Wednesday, June 20, 2007

Sounds Fancy: Fantastic Four: Rise of the Silver Surfer

Sometimes I wish I were a comic book nerd.

No, scratch that.

I'm a nerd of many things, but I often wonder what I would be like if I added comic books to my repertoire.

For the most part, my nerdism factors around my movie knowledge, videogame prowess, and DVD collection, as well as my predilection toward expensive gadgetry.

My interests in movies (and the review of said items) sometimes means that I see this new craze of turning old comic-book heroes into silver screen saviors as something of a fad.

And when have fads ever been a good thing? I mean seriously, do you remember Tamagotchi?

But some movies have really stood out in this genre. Spider-Man, X-Men, and even some sleepers like The Punisher really changed the way we think of comic book superheroes.

Batman Begins revived a nearly dead series, recasting it in a new, darker image into which fans eagerly sunk their braces-covered teeth.

But sometimes things don't really work out that well. Sometimes, directors don't quite bring the source material to life.

In the original "Fantastic Four", director Tim Story decided on a faster pace for the characters and a generally cartoonish style of action. This made the movie fit in better with the old animated series than the original comics.

For those of you who don't know much about comics (I'm looking at you, Wyoming), allow me to put in my two cents.

Stan Lee is a genius.

This man created so many of the seminal characters of comic fandom that he has been proclaimed by many to be a god.

Not THE G-d, but a lesser diety.

He had his own TV show where people made asses of themselves in order to please the great Stan Lee.

Granted, it all fit in so well that the show is heading on to its second season. I guess when you have people doing super things instead of eating bugs or dating prostitutes, you get good television.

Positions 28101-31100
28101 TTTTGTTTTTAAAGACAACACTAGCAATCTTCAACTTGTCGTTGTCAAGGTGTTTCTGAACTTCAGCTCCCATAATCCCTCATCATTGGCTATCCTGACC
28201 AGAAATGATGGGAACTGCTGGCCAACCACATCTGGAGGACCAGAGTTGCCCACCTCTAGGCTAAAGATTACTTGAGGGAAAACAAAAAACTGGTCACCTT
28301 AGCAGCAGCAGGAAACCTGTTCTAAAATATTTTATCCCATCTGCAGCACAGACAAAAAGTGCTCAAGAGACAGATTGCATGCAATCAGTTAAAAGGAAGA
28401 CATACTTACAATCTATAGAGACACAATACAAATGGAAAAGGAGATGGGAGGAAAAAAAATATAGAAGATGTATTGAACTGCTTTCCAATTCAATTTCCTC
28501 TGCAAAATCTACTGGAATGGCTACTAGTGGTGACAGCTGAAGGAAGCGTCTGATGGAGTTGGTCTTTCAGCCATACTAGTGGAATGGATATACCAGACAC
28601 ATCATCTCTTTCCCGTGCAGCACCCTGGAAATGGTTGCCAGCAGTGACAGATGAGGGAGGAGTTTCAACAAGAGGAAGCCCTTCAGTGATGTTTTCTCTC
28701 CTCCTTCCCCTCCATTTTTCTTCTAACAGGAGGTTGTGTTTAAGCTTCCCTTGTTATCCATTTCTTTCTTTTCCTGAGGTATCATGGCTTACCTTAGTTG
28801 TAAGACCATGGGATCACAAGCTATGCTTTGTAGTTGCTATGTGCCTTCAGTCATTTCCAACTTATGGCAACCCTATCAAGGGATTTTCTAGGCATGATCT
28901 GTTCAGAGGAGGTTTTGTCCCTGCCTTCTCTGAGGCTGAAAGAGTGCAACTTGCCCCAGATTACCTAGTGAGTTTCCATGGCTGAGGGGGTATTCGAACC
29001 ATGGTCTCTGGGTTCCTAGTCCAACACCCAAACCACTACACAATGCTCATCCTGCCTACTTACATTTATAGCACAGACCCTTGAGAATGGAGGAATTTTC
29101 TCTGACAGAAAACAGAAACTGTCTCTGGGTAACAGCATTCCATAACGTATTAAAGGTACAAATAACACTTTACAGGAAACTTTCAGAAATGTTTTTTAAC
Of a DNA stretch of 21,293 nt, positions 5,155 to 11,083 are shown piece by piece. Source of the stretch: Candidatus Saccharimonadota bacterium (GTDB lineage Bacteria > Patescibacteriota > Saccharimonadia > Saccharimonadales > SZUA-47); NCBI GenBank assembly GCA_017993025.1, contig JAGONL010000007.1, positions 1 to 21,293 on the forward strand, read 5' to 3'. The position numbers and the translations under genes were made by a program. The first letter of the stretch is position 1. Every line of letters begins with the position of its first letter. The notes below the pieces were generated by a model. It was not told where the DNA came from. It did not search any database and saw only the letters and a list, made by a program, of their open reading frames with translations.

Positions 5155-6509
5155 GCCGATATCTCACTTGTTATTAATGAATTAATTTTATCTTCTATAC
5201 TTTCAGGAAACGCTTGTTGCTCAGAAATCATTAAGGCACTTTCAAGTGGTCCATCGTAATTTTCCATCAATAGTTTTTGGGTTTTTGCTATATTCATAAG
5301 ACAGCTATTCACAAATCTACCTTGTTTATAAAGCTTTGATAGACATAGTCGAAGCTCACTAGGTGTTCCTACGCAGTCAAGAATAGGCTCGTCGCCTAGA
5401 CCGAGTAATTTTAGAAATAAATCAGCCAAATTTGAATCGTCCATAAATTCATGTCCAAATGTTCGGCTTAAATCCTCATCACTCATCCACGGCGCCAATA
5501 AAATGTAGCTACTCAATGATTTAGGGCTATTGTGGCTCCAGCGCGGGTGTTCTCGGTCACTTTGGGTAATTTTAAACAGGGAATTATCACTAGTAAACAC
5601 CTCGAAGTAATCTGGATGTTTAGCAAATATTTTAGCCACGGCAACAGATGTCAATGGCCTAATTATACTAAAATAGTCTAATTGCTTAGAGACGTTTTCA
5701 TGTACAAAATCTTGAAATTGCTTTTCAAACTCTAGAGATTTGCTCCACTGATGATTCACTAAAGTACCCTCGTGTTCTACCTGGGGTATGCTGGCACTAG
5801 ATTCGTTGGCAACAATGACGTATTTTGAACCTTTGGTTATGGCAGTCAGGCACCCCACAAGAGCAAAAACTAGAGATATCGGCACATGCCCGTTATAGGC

The Fantastic Four, and really all the Marvel comics, were dark and humerous at the same time. They had super villains but mundane troubles in the same bubblegum-smelling pages.

In the original movie, writer Mark Frost brought the original BAMF of villainy, Dr. Doom.

Let's just say that together, class.

Dr. (as in man who possesses a PHD in some subject) Doom (the end of all things).

Played by Julian McMahon of "Nip/Tuck", Dr. Doom kicked much in the way of Fantastic ass on the screen. His lines were cornier than a Sylvester Stallone "dramatic moment", but you still loved to hate the guy.

The characters weren't very interesting, though you did care a little for Michael Chiklis as the Thing. The Human Torch (Chris Evans from "Cellular") was a fine comic relief, and Jessica Alba was really hot.

I didn't think the original movie was that great. I think the effects were too cartoony to be taken seriously with the rest of the film. I thought the dialogue was about as bad as could be managed with actors speaking their own language.

Still, I was willing to give the sequel a shot.